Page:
Tuesday, September 16, 2008

Day 12: Po Lin Monastery, Tian Tan Buddha

We took a 40-minute MTR ride to Lantau Island, the largest of Hong Kong's 230+ islands (and the one where the international airport is located), to visit the Po Lin Monastery and the Tian Tan Buddha. Upon arrival at Lantau, we followed the signs to the Ngong Ping 360 Cable Car, a relatively-new 25-minute aerial ride from the MTR station at Tung Chung to Ngong Ping, where the monastery and the Buddha are located. The only alternative to the cable car is a one-hour bus journey through Lantau. The ride there was spectacular; the ride back was terrifying. There was really no difference between the two, other than my sudden realization that I was suspended by a cable more than 50 meters in the air, but I started to freak out and wish we had opted for the bus trip instead. (And, as it turns out, I learned only afterwards that the Ngong Ping 360 Cable Car only reopened in December after a cable car fell from the cable last year - the car was empty at the time, but that was not much reassurance to me. Had I known that at the time, I surely would have opted for the bus.)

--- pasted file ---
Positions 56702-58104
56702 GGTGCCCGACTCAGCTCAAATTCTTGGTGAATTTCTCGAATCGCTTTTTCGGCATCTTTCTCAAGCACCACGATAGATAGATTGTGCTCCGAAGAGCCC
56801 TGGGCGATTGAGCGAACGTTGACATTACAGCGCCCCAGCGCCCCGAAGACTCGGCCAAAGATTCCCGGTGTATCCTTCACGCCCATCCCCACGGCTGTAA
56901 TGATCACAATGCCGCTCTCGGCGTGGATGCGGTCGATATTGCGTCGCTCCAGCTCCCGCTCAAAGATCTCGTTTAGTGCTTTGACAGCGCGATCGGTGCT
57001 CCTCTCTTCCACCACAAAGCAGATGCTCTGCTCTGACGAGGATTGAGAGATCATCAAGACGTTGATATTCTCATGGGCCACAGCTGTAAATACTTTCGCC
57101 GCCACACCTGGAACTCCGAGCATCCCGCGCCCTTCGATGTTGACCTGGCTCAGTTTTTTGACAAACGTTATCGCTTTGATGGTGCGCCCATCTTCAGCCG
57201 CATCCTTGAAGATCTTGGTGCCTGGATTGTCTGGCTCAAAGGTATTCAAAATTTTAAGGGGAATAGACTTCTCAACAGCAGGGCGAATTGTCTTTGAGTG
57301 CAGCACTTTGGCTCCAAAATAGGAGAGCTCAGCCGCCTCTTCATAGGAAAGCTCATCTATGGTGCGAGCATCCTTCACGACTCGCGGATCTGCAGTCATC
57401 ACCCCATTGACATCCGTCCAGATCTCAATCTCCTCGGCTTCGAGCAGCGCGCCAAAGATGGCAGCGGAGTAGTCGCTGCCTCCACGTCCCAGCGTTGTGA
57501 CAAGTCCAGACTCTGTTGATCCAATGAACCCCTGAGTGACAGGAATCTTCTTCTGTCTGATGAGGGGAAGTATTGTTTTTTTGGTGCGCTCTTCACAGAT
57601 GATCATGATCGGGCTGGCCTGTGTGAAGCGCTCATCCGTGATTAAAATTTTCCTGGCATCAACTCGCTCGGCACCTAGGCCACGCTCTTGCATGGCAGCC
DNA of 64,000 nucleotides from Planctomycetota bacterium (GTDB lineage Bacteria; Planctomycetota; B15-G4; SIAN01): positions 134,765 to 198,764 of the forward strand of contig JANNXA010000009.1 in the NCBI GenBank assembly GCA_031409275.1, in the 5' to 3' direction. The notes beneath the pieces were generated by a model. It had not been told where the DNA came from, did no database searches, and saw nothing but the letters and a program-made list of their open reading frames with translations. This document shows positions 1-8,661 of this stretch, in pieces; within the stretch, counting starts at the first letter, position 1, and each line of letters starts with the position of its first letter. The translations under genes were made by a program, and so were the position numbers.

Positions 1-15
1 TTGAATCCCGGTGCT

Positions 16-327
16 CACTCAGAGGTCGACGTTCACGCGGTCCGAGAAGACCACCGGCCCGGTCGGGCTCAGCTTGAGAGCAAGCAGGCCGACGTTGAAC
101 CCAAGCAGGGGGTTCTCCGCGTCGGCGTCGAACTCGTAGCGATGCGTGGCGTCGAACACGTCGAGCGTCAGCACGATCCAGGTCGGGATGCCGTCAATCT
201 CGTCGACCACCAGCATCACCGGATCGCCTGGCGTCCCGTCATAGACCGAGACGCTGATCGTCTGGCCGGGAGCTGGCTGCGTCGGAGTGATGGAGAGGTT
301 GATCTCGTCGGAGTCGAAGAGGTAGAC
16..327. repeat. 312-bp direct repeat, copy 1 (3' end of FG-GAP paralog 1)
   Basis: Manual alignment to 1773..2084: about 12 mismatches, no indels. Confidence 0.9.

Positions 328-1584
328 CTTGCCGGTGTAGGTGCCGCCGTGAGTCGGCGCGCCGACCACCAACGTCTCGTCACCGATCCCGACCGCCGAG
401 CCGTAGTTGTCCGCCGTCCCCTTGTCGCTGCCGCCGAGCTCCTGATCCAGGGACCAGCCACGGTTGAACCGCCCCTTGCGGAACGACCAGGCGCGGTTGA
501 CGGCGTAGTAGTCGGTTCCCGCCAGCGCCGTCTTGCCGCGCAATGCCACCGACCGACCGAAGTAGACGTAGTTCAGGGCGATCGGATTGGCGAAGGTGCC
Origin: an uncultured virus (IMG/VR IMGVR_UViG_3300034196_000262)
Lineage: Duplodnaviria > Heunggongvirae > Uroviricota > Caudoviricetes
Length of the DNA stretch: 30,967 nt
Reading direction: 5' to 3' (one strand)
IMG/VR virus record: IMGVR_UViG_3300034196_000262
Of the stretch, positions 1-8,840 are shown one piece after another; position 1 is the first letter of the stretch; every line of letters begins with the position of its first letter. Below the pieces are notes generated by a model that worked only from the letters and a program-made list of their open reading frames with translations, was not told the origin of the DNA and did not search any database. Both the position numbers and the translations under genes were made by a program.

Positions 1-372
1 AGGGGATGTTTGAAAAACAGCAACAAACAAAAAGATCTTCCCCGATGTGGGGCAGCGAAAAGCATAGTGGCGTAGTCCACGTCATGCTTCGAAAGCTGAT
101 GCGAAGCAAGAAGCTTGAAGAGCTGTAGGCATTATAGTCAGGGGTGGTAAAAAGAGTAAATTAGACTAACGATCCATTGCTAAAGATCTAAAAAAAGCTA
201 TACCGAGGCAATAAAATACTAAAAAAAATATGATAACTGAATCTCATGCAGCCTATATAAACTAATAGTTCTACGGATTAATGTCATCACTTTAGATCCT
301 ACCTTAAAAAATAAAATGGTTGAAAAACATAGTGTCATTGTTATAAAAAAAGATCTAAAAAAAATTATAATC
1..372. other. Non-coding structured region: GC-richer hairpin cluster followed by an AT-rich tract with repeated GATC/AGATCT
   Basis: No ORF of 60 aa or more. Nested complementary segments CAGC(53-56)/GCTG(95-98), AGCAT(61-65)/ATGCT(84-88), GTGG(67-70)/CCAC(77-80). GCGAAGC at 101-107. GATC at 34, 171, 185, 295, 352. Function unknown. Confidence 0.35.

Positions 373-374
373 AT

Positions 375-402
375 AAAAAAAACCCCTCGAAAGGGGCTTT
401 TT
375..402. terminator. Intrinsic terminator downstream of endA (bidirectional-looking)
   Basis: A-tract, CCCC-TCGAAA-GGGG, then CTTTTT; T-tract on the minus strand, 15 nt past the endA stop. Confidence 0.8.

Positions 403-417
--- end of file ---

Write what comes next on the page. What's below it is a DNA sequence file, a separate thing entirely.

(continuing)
Upon arrival, we bought tickets for the Tian Tan Buddha, which came with a vegetarian lunch served cafeteria-style at the monastery. We chose to eat lunch first, then head up to the Buddha. Lunch was quite good. Each table (we were seated at our own table, although it isn't uncommon for strangers to be seated together) received a bowl of eggplant soup, a pot of steamed white rice, and four entrees: vegetarian spring rolls, mushrooms with bok choy, stir-fried tofu with vegetables, and ma po tofu with peas and corn. After lunch, we wandered the monastery grounds. Po Lin Monastery is an active Buddhist monastery founded more than 100 years ago by reclusive Buddhist monks. We only saw a couple of monks while we walked the grounds. Afterwards, we headed up the 260 steps to see the world's largest seated bronze Buddha. Built in 1993, Tian Tan Buddha is 102 feet high and weighs 250 tons. Standing below it, it appears absolutely massive, and there are also great views of the monastery and Lantau Island from the top.

The cable car to Ngong Ping:


View of Lantau Island from the cable car:

Looking towards Tian Tan Buddha from Po Lin Monastery:


Tian Tan Buddha:

Close-up of the Buddha:


Overlooking Po Lin Monastery from the Buddha:



1 comment:

Amy said...

Looks like you had good views. Glad you liked the lunch. I didn't warn you about the cable car because I feel it is super safe now after the accident :-)